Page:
State Sen. Patty Ritchie along with other state lawmakers are hosting the hearing.

They say it's an opportunity to examine all the factors for this year's flooding.

Ritchie and the other state lawmakers have invited members of the local IJC board, other lawmakers, and representatives from organizations that include the state Department of Environmental Conservation and New York Sea Grant.

In Photos: High Water Impacts for Lake Ontario/St. Lawrence River Property Owners
Photos taken by Paul C. Focazio/ NYSG on July 25 & 27, 2017

Flooding at Greene Point Marina (around Sandy Pond, Mannsville, NY) began in mid-end of April 2017; Water just began retreating around June 19th; As of late July, levels were still surrounding the building. To compensate for the high water levels, docks at the marina were raised a total of 25" over time. On this 212-acre penninsula you'll find some 138 mobile homes and 33 private land owners.

There was high water for many private land owners in and around Sandy Pond. By late July those levels had retreated slightly.

At Southwick Beach State Park, water levels remained high during a late-July visit, at which time very little beach could be seen.

Many a sand bags could still be found by mid-summer in the Village of Sodus Point, where severe flooding led to some road closures for all except residents. Water level highs were seen the first and second weeks in June 2017.

This has been the worst long-term flooding in history for the Village of Sodus Point, as high water levels lasted for numerous months.

Beach closures in places like the Village of Sodus Point were a common occurence, as high water for extended periods of time meant increased incidents of erosion.

In the Town of Irondequoit, the boat launch was closed and docks were submerged into mid-summer. There were business closures as well as issues of innundation and erosion.

The City of Rochester - which is where New York State Governor Andrew Cuomo held a press conference during the height of flooding in the area - there were road closures by the end of April and beginning of May. Though pumping out from high water persisted through mid-Summer, roads like this one had improved by late July.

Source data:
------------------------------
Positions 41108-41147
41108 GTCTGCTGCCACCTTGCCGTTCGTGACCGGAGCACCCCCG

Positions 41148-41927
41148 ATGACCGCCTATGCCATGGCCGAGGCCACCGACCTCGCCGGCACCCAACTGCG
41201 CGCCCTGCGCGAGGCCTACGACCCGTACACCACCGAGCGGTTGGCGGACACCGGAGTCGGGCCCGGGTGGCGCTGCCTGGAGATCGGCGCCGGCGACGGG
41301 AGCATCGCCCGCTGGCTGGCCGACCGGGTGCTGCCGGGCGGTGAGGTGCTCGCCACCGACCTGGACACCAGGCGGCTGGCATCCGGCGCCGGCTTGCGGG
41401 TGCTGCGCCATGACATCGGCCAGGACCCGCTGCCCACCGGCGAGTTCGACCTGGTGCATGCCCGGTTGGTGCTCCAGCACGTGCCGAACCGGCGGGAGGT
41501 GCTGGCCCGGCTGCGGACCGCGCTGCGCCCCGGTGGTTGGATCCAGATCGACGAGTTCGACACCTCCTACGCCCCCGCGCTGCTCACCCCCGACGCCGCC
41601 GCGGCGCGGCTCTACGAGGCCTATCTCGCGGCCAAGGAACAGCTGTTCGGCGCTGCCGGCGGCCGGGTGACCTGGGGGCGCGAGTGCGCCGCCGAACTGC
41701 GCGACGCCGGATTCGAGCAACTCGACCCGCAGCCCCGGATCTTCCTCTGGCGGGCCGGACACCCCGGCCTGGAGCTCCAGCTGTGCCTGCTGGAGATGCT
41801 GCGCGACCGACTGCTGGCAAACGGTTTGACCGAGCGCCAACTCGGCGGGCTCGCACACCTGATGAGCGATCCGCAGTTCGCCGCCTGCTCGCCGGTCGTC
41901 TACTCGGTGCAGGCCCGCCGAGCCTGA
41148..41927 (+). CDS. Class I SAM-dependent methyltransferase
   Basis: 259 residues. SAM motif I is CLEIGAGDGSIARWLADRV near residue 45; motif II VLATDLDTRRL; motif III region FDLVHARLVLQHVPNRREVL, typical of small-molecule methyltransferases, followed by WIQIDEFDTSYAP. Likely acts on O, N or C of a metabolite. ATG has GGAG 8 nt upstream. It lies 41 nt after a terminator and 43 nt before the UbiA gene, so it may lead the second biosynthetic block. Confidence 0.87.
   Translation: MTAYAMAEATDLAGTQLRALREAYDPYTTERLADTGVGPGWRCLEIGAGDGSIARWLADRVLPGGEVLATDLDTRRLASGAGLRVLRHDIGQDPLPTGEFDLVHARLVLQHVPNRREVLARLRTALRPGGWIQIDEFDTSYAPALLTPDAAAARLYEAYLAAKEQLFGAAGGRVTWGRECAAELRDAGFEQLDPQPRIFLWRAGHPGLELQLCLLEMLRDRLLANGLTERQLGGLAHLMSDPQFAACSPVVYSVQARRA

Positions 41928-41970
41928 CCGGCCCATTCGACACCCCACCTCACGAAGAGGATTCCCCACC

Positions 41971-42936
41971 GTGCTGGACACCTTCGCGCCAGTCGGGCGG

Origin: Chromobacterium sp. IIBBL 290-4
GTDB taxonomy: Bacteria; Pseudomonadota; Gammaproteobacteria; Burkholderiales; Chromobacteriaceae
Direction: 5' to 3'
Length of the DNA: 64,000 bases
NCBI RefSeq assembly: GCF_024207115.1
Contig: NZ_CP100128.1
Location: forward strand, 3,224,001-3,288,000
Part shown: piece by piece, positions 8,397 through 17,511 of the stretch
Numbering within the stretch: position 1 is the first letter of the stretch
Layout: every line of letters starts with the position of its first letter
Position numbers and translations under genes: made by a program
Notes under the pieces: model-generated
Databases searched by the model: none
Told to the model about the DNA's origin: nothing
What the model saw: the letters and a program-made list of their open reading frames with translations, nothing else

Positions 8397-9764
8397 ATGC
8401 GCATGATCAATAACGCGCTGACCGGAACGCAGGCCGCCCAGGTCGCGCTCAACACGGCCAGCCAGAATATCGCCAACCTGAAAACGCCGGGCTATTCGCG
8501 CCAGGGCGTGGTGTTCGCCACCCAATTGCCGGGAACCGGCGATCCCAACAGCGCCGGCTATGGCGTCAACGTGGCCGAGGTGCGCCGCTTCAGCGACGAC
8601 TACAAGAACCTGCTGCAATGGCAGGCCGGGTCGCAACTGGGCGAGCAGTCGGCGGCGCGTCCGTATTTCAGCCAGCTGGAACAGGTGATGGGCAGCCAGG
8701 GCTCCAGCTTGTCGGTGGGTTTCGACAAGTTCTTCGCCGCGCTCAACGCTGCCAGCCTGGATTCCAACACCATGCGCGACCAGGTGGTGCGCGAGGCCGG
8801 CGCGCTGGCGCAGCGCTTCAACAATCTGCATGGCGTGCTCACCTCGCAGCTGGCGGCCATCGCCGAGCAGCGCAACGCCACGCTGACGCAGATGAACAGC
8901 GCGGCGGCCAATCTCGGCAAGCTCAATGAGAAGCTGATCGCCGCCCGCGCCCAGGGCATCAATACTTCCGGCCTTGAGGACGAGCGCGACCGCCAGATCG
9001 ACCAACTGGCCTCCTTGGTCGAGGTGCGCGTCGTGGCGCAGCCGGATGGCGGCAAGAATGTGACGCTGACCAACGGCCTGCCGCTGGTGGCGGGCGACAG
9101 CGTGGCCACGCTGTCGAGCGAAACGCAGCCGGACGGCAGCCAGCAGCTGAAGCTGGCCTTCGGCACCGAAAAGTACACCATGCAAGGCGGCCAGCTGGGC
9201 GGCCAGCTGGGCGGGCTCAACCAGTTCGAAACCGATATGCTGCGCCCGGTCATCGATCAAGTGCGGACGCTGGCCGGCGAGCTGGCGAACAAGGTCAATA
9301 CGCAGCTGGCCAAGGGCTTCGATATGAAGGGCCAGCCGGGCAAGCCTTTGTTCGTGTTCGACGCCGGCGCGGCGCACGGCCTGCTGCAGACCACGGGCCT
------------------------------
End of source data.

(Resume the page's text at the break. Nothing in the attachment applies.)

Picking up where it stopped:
On the Salmon Creek, near Lake Ontario in Wayne County, Pultneyville saw flooding, too, but most buildings and residences were spared, as they are slightly higher in elevation up from the water.

More Info: New York Sea Grant

New York Sea Grant (NYSG), a cooperative program of Cornell University and the State University of New York, is one of 33 university-based programs under the National Sea Grant College Program (NSGCP) of the National Oceanic and Atmospheric Administration (NOAA). The NSGCP engages this network of the nation’s top universities in conducting scientific research, education, training and extension projects designed to foster science-based decisions about the use and conservation of our aquatic resources. Through its statewide network of integrated services, NYSG has been promoting coastal vitality, environmental sustainability, and citizen awareness about the State’s marine and Great Lakes resources since 1971.

New York Sea Grant maintains Great Lakes offices at SUNY Buffalo, the Wayne County Cooperative Extension office in Newark and at SUNY Oswego. In the State's marine waters, NYSG has offices at Stony Brook University and Stony Brook Manhattan, in the Hudson Valley through Cooperative Extension in Kingston and at Brooklyn College. 

For updates on Sea Grant activities: www.nyseagrant.org has RSS, Facebook, Twitter, and YouTube links. NYSG produces a monthly e-newsletter, "NOAA Sea Grant's Social Media Review," via its blog, www.nyseagrant.org/blog. Our program also offers a free e-list sign up via www.nyseagrant.org/coastlines for its flagship publication, NY Coastlines/Currents, which is published 1-2 times a year.